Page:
“By the end of that conversation, I was convinced I needed to go to Nashville,” Mininberg said.

Alhough he already had some songwriting experience under his belt—at the request of patrons in Loudoun’s bars—Mininberg cites a songwriting workshop in Nashville with country soul songwriter Marc-Alan Barnette as being particularly helpful.

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Dave Mininberg will be cutting class and hitting the road as the retiring educator looks to make his music a full-time career.

Every time Mininberg would return to the “Music City” (all in between teaching), he’d gain new connections, friends, and inspiration for future songs.

He would even organize annual trips to Nashville for some of his musically inclined students working on capstone projects. Over a few days, the students would attend a workshop, tour a recording studio, experience Nashville’s infamous writers’ rounds, and speak with Mininberg’s songwriter friends.

These friends included Joie Scott (who’s written for Shania Twain), Bruce Burch (who’s written Reba McEntire hits), and even one of Mininberg’s former students Matt McGinn (whose songwriting credits include Kane Brown, Blake Shelton, and Tim McGraw).

“With the folks in Nashville, I was getting better at [songwriting] to the point where around [Loudoun] I’m one of the few guys who will go out and do originals. I can do four hours of originals if they wanted,” Mininberg said.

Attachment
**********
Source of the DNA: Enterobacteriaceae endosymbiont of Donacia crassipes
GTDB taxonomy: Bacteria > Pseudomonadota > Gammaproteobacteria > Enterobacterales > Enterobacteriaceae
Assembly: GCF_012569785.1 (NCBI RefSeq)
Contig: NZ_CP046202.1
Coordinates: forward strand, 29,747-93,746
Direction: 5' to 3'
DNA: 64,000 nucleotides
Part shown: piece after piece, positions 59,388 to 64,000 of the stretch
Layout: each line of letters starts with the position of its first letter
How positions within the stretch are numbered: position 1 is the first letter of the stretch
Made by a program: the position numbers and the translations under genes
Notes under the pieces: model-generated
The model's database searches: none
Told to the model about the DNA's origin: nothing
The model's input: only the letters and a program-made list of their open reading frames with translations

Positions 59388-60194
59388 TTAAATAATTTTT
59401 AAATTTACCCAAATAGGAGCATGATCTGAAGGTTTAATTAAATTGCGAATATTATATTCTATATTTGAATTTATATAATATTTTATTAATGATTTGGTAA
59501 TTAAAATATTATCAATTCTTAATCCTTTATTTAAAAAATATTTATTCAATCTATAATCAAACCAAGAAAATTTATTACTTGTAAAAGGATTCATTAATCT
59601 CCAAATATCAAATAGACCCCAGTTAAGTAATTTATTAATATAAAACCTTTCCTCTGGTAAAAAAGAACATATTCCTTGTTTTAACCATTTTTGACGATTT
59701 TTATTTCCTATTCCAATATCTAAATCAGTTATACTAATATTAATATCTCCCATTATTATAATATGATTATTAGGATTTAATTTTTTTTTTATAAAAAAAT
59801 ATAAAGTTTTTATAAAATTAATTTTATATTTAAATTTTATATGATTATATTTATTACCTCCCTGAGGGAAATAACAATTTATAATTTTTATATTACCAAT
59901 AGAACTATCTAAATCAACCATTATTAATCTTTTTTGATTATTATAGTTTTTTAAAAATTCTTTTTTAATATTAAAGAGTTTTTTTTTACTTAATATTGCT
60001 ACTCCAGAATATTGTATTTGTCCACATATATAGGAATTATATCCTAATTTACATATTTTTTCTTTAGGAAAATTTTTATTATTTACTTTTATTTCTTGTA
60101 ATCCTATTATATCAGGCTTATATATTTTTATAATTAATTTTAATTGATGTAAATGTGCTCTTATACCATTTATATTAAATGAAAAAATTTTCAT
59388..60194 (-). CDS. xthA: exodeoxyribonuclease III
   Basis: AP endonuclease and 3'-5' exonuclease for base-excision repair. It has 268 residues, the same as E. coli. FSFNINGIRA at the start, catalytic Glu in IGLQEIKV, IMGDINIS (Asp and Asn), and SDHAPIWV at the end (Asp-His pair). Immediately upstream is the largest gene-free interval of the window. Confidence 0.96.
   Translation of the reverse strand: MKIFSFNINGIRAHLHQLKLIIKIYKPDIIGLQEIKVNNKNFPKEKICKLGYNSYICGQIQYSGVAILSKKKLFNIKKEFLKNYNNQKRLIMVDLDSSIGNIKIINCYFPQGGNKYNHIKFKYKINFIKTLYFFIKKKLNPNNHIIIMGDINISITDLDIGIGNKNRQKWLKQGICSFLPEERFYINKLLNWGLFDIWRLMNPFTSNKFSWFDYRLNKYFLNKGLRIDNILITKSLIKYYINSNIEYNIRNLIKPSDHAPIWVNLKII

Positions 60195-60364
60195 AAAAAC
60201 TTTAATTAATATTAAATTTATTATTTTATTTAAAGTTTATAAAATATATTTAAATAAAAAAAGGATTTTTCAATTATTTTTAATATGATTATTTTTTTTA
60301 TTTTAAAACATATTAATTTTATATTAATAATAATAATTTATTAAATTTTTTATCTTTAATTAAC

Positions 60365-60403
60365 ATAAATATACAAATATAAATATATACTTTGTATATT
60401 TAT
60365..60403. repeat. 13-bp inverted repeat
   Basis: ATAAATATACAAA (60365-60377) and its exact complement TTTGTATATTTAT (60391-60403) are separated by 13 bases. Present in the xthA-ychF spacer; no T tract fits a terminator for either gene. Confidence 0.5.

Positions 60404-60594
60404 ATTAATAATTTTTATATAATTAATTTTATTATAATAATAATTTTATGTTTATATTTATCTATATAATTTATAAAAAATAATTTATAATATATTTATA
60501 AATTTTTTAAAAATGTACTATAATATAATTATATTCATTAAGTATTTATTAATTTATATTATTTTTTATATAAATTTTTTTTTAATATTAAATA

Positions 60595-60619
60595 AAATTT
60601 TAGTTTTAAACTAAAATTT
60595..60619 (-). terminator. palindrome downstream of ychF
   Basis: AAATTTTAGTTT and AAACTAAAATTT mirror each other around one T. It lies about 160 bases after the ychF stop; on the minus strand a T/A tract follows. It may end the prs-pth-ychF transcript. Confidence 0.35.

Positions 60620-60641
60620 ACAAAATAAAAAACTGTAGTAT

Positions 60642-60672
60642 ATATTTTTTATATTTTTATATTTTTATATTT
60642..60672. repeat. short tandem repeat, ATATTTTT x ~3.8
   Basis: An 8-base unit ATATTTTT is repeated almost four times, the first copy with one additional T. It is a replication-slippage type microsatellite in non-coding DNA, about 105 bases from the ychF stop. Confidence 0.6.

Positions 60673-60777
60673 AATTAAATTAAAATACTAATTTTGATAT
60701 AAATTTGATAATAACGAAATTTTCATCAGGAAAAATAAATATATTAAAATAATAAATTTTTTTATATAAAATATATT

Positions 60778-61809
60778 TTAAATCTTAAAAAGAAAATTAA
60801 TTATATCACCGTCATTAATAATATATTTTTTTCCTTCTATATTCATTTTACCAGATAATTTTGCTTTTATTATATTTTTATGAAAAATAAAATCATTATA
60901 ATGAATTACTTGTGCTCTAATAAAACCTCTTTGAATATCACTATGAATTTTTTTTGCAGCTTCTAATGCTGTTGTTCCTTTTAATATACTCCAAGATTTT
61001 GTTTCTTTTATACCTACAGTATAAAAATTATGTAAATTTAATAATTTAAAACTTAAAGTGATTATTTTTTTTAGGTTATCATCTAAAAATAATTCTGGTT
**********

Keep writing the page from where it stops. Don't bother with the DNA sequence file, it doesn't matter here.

In November, Mininberg hosted a sold-out album release party at Old 690 Brewing Company near Hillsboro. The nine-track album, “Change Your State of Mind,” is a collection of trop rock songs Mininberg had written and recorded over the years at The Facility Nashville recording studio. 

Each song—from the southern rock “Gonna Get Lit Up” or the aptly-named “Jimmy Buffett Didn’t Write This Song”—serves as a mini, warm weather vacation telling stories of happy hours, sunsets, and simple everyday pleasures near the beach.

“In college, I got turned on to Jimmy Buffett. … His stories and his songs just kind of take you away. When you listen to it, depending on the song, it’s something that hits home with you. But it could also be something that, when you’re listening to it, you’re not thinking about anything else. You’re just living in that moment.”

With Mininberg’s upcoming retirement from teaching, he looks forward to taking advantage of every moment to grow as a musician. Over the next year, his goals are to co-write more with other songwriters, try to get his music on larger radio stations, and travel more by playing gigs around the U.S.

“I think the biggest kick I get is when someone comes up and says either [the song] resonated with me or I knew someone like that. I always advertise myself as a mini vacation. If for three hours you don’t think about all the stuff going on in your life, then that’s the best to me,” he said.

“It’s also cool when former students send me a quick video where they’re in a car somewhere or in college blaring my music. If young folks like your music, too, that’s really cool to me. If you go to a Buffett concert or a Kenny Chesney concert, there are people that are 14/15, up to grandparents because good is good, fun is fun, and everybody can connect that way.” 

 To preview Dave Mininberg’s upcoming shows, become a patron, and find links to his social media—including his YouTube channel with a vlog series on Nashville—check out his websit davemininberg.com.